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An introduction to Basin: The first data L2 on Filecoin

Discover the basics about how Basin works with Filecoin's IPC subnet scaling framework for fast and scalable decentralized object storage


Basin is a decentralized data layer, enabled by subnets that are purpose-built for onchain data storage. It is built on top of the Filecoin Virtual Machine (FVM) and provides a horizontally scalable, verifiable, and cost-effective data availability layer for onchain applications, networks (e.g., DePINs), and services. The first data Layer 2 (L2). A handful of specialized "machines" for object storage and data anchoring power the Basin's featured data services.

Basin is currently an alpha testnet, and the network is subject to fortnightly changes with rolling updates. Please be aware that the network may be reset at any time, and data may be deleted every two weeks. A more stable testnet will be released in the future that won't have this limitation.


Basin is developed using the Filecoin InterPlanetary Consensus (IPC) framework. IPC is a blockchain scaling solution and architectural design that is an alternative to existing L2 scaling solutions and is based on the design principles of on-demand horizontal scaling.

IPC & subnets

IPC allows for permissionless creation of new blockchain subsystems called subnets. Subnets are organized hierarchically, enabling seamless internal communication and eliminating the need for cross-chain bridges. Each subnet can employ its specific consensus algorithm and inherit security from parent subnets, and this structure facilitates hosting or sharding applications based on performance or cost needs.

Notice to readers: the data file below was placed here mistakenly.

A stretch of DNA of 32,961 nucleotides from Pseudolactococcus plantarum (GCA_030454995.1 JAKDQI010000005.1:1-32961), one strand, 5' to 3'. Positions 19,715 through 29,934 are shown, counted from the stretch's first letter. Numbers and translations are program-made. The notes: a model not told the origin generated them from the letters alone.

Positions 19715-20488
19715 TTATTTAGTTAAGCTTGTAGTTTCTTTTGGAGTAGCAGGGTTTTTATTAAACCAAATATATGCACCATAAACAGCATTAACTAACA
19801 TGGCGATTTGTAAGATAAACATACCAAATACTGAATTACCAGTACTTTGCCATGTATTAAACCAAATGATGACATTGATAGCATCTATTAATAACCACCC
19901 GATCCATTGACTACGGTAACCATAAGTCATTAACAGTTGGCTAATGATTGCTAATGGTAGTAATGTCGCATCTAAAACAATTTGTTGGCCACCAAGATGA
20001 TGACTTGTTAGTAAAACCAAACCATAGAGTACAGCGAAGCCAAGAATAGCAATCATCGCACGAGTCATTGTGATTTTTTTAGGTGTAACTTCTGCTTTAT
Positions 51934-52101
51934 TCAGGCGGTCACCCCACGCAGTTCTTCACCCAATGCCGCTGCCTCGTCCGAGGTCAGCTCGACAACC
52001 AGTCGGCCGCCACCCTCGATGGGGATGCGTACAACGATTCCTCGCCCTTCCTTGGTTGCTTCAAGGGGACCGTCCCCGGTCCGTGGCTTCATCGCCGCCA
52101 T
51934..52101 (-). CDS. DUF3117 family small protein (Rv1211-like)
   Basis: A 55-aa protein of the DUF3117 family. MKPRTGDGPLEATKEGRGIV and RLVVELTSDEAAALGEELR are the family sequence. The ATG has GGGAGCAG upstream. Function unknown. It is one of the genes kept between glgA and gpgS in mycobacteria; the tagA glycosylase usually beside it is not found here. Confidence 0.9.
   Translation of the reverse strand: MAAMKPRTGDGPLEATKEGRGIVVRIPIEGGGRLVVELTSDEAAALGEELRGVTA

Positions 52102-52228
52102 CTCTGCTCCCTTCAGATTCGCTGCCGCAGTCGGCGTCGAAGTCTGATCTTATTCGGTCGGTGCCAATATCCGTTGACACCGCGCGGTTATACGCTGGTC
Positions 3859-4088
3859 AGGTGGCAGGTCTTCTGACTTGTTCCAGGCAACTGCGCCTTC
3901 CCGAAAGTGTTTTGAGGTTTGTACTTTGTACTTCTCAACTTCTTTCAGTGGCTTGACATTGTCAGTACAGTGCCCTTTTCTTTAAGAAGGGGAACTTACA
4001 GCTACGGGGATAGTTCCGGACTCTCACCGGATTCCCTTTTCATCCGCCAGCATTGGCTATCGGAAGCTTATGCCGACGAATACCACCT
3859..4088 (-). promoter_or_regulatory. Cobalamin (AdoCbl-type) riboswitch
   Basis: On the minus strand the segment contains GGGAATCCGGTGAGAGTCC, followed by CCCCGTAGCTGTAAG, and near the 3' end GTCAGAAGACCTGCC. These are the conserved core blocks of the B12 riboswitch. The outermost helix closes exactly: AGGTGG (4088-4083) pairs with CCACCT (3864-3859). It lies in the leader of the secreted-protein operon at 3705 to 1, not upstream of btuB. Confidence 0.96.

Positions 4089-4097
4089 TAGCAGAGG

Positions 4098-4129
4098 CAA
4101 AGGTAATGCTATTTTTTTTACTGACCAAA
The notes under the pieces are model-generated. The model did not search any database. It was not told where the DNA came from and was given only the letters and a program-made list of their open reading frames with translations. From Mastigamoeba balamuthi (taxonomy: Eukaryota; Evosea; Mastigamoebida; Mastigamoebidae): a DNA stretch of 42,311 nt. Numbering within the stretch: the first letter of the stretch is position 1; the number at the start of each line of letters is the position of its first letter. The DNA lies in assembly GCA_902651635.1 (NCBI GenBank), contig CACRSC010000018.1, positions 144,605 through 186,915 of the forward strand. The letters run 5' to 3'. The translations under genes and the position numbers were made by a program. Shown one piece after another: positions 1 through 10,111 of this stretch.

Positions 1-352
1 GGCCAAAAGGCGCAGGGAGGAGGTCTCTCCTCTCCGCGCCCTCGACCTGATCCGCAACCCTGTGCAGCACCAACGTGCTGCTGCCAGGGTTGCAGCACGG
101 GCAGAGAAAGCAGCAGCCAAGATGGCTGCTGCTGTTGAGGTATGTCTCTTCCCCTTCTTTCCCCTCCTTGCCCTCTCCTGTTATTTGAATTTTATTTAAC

Subnet operators must run a full validator node for both the parent and the child subnet. The parent subnet is responsible for the security of the child subnet, and the child subnet is responsible for its own consensus and state transitions.

Basin is currently a single child subnet rooted in its parent Filecoin Calibration testnet. Future versions of the Basin will align more closely with IPC's permissionless subnet spawning and configurable consensus mechanisms.

CometBFT & state replication

CometBFT (formerly known as Tendermint) helps the Basin achieve state machine replication across all nodes in the network. Its consensus algorithm is based on a variant of Practical Byzantine Fault Tolerance (PBFT) and relies on a round-robin proposer selection mechanism while incorporating elements that improve PBFT's performance and communication overhead. It is a fast, battle-tested, and well-designed consensus engine.